The fact that this whole experience hangs together so well is due to some supercool customer experience and interactive design work in the web experience team, and some key collaborations with our publishing and engineering teams and ecommerce vendors. What we’re actually talking about here is the seamless integration of of the ecommerce platform, that drives the transactions, with the environment, where we’re supporting your decision making process. That Get It tab is part of the information architecture, of course, and navigating between tabs on a product page is a consistent and coherent design experience and all that, but its not actually on at all. Toot!

That last bit was my trumpet, by the way.

Listening Post: Beth Orton: Someone’s Daughter

Unified Web Feedback

If you really want to let us know what you think, there’s any number of ways you can let us know, but these days, we should expect you to chose the web as your primary channel. In other words, we should support you pretty well on Sun’s multiple web venues if you want to provide feedback on our products, services, or simply to let us know that the x4100 page has an apostrophe in the wrong place (which was probably something Iv’e done).

The truth is rather more sobering, as it is for many large-scale web sites. That’s not to say we score badly. Its just that there is room for improvement. In the last year, there has been a team at Sun dedicated to resolving all our customer interaction issues, whether it be from first contact on a sales phone line, or a click on an email link, or even when you get your hands on a piece of Sun hardware and open the box. They’re even looking at the box. One of the key components of that work is understanding the customer journey from first contact through to resolution. That might be manifest as a phone tree, or telesales lifecycle, or as a web feedback system.

One of our biggest tasks in understanding how to design a web infrastructure to support the wide range of web feedback we receive at Sun, is to map the customer journey from first contact, through task filtering and into an internal feedback system. Broadly speaking, this customer interaction can be categorized in three distinct phases; invitation, submission, confirmation. Within those phases, there are a number of related subtasks and subsystems that actually make the thing run (technical term there), but from a design perspective, we’re really considering how to seamlessly manage the transition between phases and ensure a satisfactory conclusion for our customers. In addition, of course, the whole experience should be simple, consistent and concise.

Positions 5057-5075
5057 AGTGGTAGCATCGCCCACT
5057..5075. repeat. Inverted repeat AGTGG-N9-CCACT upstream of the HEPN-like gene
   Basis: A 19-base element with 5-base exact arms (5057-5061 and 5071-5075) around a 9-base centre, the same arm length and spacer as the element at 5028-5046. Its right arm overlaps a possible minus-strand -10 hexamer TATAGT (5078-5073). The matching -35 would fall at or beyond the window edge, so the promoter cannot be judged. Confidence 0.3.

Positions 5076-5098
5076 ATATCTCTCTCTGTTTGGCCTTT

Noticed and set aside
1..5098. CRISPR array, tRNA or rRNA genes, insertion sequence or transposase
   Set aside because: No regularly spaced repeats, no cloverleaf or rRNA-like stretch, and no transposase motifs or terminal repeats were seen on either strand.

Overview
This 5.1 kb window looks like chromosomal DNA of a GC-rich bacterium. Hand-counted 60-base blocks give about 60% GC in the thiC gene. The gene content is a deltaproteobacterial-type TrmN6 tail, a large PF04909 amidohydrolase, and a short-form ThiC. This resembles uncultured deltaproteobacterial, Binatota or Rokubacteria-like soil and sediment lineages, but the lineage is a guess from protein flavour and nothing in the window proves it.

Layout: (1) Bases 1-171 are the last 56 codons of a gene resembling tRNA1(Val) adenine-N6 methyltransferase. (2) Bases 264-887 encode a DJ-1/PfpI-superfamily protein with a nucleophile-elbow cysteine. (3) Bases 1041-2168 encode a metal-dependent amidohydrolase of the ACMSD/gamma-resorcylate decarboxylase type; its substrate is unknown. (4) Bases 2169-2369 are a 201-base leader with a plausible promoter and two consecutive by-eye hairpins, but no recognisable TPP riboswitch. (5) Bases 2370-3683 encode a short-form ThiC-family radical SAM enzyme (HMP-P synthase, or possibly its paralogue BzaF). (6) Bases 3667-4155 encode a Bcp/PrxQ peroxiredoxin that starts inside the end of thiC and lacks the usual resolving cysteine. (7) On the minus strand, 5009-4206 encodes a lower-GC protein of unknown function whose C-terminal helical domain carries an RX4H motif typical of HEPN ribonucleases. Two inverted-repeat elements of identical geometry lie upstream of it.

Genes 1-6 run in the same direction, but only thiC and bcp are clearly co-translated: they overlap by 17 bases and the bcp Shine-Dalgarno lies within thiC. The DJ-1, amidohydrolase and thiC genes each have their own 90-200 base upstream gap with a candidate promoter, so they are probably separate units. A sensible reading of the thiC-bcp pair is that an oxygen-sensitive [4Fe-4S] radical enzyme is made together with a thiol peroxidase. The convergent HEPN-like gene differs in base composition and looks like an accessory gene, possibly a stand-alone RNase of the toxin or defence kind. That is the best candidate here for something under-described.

Its a challenging task, and we’re trying to accommodate multiple feedback types across multiple venues, and, naturally, tight project deadlines (which means I should probably be building wireframes instead of writing this). Where we’re focusing our efforts right now is on just how far we can go with contextually-driven feedback. If we’re able to categorize the invitation in terms of the customer task and the current context, we should, in theory, be able to cut a swathe through a task filtering navigation path and drive straight to the submission phase, where any options or forms are specific to the task. However, we can’t be completely confident that our invitations will always be contextually clean. We’ll often use a global navigation component to host a persistent link, and it wouldn’t be enough to simply assume that because a customer clicked on a link labeled ‘feedback’ in a footer on a product page that they are necessarily wanting to provide feedback on that product. They might just want to tell us the site is very slow today. It may also be true that even though they may have accepted an invitation to feed back on a particular product, what they really want to say is that we’ve actually speelled the product incorructly, which we might call a ‘typo’, which as everyone knows, goes straight to the jitterbug queue labeled ‘null’. Only joking.

Why is it unified web feedback? Well, feedback systems evolve, much like web sites evolve. In fact, feedback and venue, in a multi-venue operation such as we have at Sun, are inextricably linked, so we’ve nurtured distinctly different feedback systems on venues such as,, and others. As we try to align operations across venues and increase efficiency for our customers, we’re just trying to get to a place where we can synchronize activities more effectively. As far as design goes, unification, even though I”m cursorily referring to it here, is a sizeable problem, so I’m hoping nobody notices that I haven’t cracked that nut yet.

Listening Post: Aphex Twin: Flaphead

MySQL on

Although he refers to his ‘cage’ rather often, this vodcast/podcast from the senior engineering director for, Will Snow, is a great insight into the way MySQL is working on today, and how we’re looking at clustering and high availability enhancements with the 5.0 release. I really don’t know whether that last statement was technically correct, but that’s what Will said, so it must be true.